Hileman remembers one woman struggling with grief after the passing of her mother, a gentle and nurturing person. He encouraged the woman to write down her memories of her mother, and then move on by doing something with another person who would benefit from feeling the kind of love she was missing. The woman began journaling about her mom and started volunteering in a soup kitchen with people who had not felt the same gentleness and provision she’d felt from her mother. “It became kind of an integration of all that she felt into what she did in a positive way, and connected her with other people,” Hileman says.

Grief Can Be Collective

For better or for worse, we are not often alone with any emotion these days, including grief. In today’s world of digital connections, we find unending opportunities to engage, involve, commiserate, and remember in very public ways.

Sharing grief on social media “creates instant access to a support network and a virtual memory that is never more than a click away,” wrote Harriet Allner in a 2014 article following the highly public death of Robin Williams. “Sharing allows us to enter into a community of loss, to search and find solace, to show solidarity, or provide it for those closer to the epicenter of grief,” she wrote.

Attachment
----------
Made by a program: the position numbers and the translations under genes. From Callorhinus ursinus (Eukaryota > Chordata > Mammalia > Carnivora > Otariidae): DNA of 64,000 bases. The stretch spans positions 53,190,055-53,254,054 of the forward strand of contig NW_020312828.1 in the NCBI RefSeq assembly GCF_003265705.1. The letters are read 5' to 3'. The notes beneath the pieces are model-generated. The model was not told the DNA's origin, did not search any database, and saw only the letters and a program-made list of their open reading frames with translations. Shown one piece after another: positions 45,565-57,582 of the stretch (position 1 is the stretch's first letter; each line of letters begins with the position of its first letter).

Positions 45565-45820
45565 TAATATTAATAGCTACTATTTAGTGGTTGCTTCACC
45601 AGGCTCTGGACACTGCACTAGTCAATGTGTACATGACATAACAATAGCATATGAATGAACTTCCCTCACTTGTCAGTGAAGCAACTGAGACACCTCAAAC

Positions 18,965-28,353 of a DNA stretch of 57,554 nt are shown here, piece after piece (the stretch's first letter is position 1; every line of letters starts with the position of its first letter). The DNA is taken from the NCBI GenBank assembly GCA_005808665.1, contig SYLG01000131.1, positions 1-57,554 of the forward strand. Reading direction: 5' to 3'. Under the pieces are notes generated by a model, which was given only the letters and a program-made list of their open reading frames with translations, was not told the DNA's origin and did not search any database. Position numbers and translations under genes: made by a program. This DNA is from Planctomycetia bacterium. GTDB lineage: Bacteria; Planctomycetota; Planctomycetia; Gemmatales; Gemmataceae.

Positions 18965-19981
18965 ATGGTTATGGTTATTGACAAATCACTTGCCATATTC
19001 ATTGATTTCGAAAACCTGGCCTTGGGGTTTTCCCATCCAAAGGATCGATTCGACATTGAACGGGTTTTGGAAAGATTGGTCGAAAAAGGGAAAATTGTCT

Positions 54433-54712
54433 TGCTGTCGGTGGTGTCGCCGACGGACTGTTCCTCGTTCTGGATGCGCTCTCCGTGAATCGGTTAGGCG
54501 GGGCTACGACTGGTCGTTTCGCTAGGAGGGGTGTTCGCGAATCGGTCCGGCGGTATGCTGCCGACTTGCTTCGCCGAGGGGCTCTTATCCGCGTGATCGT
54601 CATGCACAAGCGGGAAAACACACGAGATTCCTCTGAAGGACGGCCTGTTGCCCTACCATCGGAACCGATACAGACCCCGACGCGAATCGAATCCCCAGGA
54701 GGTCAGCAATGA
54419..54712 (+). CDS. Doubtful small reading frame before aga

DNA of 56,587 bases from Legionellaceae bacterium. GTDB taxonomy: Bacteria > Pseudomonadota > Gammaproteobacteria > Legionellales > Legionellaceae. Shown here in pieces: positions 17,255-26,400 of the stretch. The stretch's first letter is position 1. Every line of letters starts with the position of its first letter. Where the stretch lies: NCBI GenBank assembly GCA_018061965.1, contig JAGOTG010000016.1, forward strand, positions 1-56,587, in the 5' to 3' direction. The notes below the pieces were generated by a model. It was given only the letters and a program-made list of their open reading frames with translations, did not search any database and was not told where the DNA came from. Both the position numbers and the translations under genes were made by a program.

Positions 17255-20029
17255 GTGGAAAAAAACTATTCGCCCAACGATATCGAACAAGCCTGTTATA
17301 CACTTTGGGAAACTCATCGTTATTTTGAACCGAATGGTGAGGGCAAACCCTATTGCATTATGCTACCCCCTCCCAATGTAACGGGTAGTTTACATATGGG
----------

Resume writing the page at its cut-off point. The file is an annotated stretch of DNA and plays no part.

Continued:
The evolution of our experience from personal into public has been a dramatic shift, Hileman says. “Even Pinterest is a place for people to post, memorialize, and grieve,” he points out. “That kind of thing would have been unheard of even 10 years ago.”

But that kind of sharing can sometimes come at a cost, Hileman cautions. We risk having negative online interactions with those whose experience of grieving has been quite different, those who cannot understand what we’re going through, or those whose proffered comforts come up woefully short.

So Hileman advises people dealing with grief turn to a surprising source for advice on coping: themselves. “I would encourage people to reflect on the kinds of things they’ve heard and felt in funerals or in situations of loss that have really touched them and helped them think differently about what just happened.” What calmed your stomach down? What helped you relax? Focus on things or thoughts that previously helped you stop obsessing about a loss.

Then, find someone else who’s felt the same way, and reach out. “Respect your own feelings about what you need, and then look around with new eyes about who acts that way, who talks that way, who have I seen doing that?” Hileman suggests. “Tell people who’ve dealt with grief that they’ve inspired you, and you’d like to learn and connect.” It’s likely they want to share and connect, too.